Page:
The Court of Appeal has now backed the High Court. They said the employer could challenge the valuation arrived at on the contractor’s final payment application by applying for a further adjudication even though they had failed to issue a proper payment or Pay Less Notice.

The court said the employer’s failure to serve a Pay Less Notice had limited consequences. These were mainly that the employer had to pay the total shown on the contractor’s account and dispute the figures later. The employer had paid that amount, as the previous adjudicator had ordered. The employer could now proceed to adjudication in order to ascertain the true value of the contractor’s claims and of the employer’s counter-claims. So the High Court Judge had got this right.

So whilst the employer must comply with the adjudicator’s decision in the meantime by paying the sum ordered, it remains open to the employer to initiate further adjudication or litigation to decide what sum is properly due in respect of the contractor’s account.

Clearly the employer will want to avoid this drain on cash flow by serving the Pay Less Notice in time, especially if there are doubts as to the continuing solvency of the contractor when it comes to refunding the over payment.

This case helps in respect of final account payments. Here, a failure to serve a payment or Pay Less Notice will not usually prevent an employer from later challenging the true value of the work through adjudication or court proceedings.

The Court of Appeal has left the position in regard to interim payments less clear.

This blog has been posted out of general interest. It does not replace the need to get bespoke legal advice in individual cases.

Developments affecting Listed Buildings: challenger bore onus of proof

Section 66(1) of the Planning (Listed Buildings and Conservation Areas) Act 1990 (“the Listed Buildings Act”) provides as follows:

“In considering whether to grant planning permission for development which affects a listed building or its setting, the local planning authority or, as the case may be, the Secretary of State shall have special regard to the desirability of preserving the building or its setting or any features of special architectural or historic interest which it possesses.”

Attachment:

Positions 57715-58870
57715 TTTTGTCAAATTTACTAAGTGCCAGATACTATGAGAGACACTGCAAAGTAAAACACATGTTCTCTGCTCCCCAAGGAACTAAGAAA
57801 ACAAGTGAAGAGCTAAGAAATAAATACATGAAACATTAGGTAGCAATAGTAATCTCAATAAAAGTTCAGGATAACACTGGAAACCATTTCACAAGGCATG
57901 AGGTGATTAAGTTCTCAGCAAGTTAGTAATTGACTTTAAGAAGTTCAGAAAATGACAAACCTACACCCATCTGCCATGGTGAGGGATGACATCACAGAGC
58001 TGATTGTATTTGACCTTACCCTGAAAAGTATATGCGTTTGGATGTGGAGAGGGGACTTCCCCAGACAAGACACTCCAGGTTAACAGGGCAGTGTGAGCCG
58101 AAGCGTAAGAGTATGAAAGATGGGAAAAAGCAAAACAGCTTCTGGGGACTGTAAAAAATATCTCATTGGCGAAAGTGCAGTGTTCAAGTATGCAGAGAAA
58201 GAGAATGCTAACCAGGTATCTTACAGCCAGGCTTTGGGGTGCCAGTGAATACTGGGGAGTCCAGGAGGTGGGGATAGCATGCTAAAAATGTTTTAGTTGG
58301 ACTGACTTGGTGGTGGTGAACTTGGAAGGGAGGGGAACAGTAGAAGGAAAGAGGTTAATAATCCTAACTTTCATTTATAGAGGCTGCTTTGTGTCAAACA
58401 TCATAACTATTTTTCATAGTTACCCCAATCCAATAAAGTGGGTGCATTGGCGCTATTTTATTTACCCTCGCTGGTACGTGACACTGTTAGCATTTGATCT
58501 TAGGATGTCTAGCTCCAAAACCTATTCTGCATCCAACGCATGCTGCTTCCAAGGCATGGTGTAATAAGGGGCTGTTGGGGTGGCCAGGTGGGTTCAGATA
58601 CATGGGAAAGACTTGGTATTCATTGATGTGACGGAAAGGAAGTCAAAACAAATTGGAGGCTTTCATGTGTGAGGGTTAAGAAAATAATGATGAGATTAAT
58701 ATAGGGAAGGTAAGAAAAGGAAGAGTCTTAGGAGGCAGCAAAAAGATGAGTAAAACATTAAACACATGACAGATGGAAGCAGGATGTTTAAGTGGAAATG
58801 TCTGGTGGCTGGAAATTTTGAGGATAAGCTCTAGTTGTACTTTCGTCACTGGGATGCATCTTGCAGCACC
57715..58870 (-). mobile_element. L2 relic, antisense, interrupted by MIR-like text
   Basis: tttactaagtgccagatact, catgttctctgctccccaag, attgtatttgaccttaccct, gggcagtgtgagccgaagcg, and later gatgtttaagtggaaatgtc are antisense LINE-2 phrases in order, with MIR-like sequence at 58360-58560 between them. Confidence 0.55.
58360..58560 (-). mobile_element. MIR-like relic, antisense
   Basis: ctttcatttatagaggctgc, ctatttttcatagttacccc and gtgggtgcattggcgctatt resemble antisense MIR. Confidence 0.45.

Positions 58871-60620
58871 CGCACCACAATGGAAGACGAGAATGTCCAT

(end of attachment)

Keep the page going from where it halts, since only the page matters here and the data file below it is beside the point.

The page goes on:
In Jones v Mordue & Anor [2015] the Deputy Judge of the High Court interpreted this to mean that there is an onus on a decision-maker positively to demonstrate by the reasons given that considerable weight has been given to the desirability of preserving the setting of the particular listed buildings. Hence, the deputy judge found that failure to comply with the duty in section 66(1) of the Listed Buildings Act was established, because the Inspector had failed positively to show in his reasons that he had referred to and applied that section.
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However the Court of Appeal ruled that that inverted the normal burden of proof which the statute placed on the person challenging the decision which was to show that the decision maker had not given the appropriate weight under section 66(1).

In fact there were strong indications that the planning inspector had section 66(1) of the Listed Buildings Act factors in mind and that the section had been complied with.

This blog has been posted out of general interest. It does not replace the need to get bespoke legal advice in individual cases.

Insufficient reasons given to forego Environmental Impact Assessment

In developments for which pre planning Environmental Impact Assessments (“EIAs”) are not necessarily mandatory, ‘Screening’ is a procedure used to determine whether a proposed project is likely to have significant effects on the environment such as to require an EIA (“EIA” development”).

In England regulation 4 (7) of the Town and Country Planning (Environmental Impact Assessment) Regulations 2011 provides that where a local planning authority adopts a screening opinion: